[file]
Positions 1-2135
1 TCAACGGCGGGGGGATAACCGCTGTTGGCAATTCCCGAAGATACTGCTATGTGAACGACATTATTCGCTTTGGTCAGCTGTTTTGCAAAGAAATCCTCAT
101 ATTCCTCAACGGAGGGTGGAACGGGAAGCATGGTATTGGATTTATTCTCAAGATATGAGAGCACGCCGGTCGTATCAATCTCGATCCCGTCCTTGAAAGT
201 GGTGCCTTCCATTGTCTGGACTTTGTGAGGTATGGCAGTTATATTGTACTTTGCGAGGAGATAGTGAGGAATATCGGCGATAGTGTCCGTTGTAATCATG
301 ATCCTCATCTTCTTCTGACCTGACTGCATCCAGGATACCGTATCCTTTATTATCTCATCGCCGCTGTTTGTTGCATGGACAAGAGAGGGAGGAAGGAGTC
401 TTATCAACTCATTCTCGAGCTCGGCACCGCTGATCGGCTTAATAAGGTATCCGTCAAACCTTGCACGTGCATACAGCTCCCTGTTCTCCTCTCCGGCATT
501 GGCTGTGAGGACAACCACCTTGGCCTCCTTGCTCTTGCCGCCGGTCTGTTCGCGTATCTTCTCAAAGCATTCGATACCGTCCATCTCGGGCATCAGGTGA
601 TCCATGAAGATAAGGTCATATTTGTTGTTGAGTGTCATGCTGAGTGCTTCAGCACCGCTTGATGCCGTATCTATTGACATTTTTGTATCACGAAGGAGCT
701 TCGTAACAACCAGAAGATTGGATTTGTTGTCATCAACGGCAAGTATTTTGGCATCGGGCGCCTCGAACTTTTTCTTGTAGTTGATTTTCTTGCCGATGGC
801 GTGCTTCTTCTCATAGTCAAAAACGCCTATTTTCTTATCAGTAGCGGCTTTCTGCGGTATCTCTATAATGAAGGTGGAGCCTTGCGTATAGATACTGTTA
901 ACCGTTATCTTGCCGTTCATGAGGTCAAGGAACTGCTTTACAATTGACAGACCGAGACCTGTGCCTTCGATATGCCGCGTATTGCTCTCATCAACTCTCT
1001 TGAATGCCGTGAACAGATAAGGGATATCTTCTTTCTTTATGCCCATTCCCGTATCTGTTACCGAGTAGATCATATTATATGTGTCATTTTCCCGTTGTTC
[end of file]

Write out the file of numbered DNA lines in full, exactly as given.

Positions 1-2135
1 TCAACGGCGGGGGGATAACCGCTGTTGGCAATTCCCGAAGATACTGCTATGTGAACGACATTATTCGCTTTGGTCAGCTGTTTTGCAAAGAAATCCTCAT
101 ATTCCTCAACGGAGGGTGGAACGGGAAGCATGGTATTGGATTTATTCTCAAGATATGAGAGCACGCCGGTCGTATCAATCTCGATCCCGTCCTTGAAAGT
201 GGTGCCTTCCATTGTCTGGACTTTGTGAGGTATGGCAGTTATATTGTACTTTGCGAGGAGATAGTGAGGAATATCGGCGATAGTGTCCGTTGTAATCATG
301 ATCCTCATCTTCTTCTGACCTGACTGCATCCAGGATACCGTATCCTTTATTATCTCATCGCCGCTGTTTGTTGCATGGACAAGAGAGGGAGGAAGGAGTC
401 TTATCAACTCATTCTCGAGCTCGGCACCGCTGATCGGCTTAATAAGGTATCCGTCAAACCTTGCACGTGCATACAGCTCCCTGTTCTCCTCTCCGGCATT
501 GGCTGTGAGGACAACCACCTTGGCCTCCTTGCTCTTGCCGCCGGTCTGTTCGCGTATCTTCTCAAAGCATTCGATACCGTCCATCTCGGGCATCAGGTGA
601 TCCATGAAGATAAGGTCATATTTGTTGTTGAGTGTCATGCTGAGTGCTTCAGCACCGCTTGATGCCGTATCTATTGACATTTTTGTATCACGAAGGAGCT
701 TCGTAACAACCAGAAGATTGGATTTGTTGTCATCAACGGCAAGTATTTTGGCATCGGGCGCCTCGAACTTTTTCTTGTAGTTGATTTTCTTGCCGATGGC
801 GTGCTTCTTCTCATAGTCAAAAACGCCTATTTTCTTATCAGTAGCGGCTTTCTGCGGTATCTCTATAATGAAGGTGGAGCCTTGCGTATAGATACTGTTA
901 ACCGTTATCTTGCCGTTCATGAGGTCAAGGAACTGCTTTACAATTGACAGACCGAGACCTGTGCCTTCGATATGCCGCGTATTGCTCTCATCAACTCTCT
1001 TGAATGCCGTGAACAGATAAGGGATATCTTCTTTCTTTATGCCCATTCCCGTATCTGTTACCGAGTAGATCATATTATATGTGTCATTTTCCCGTTGTTC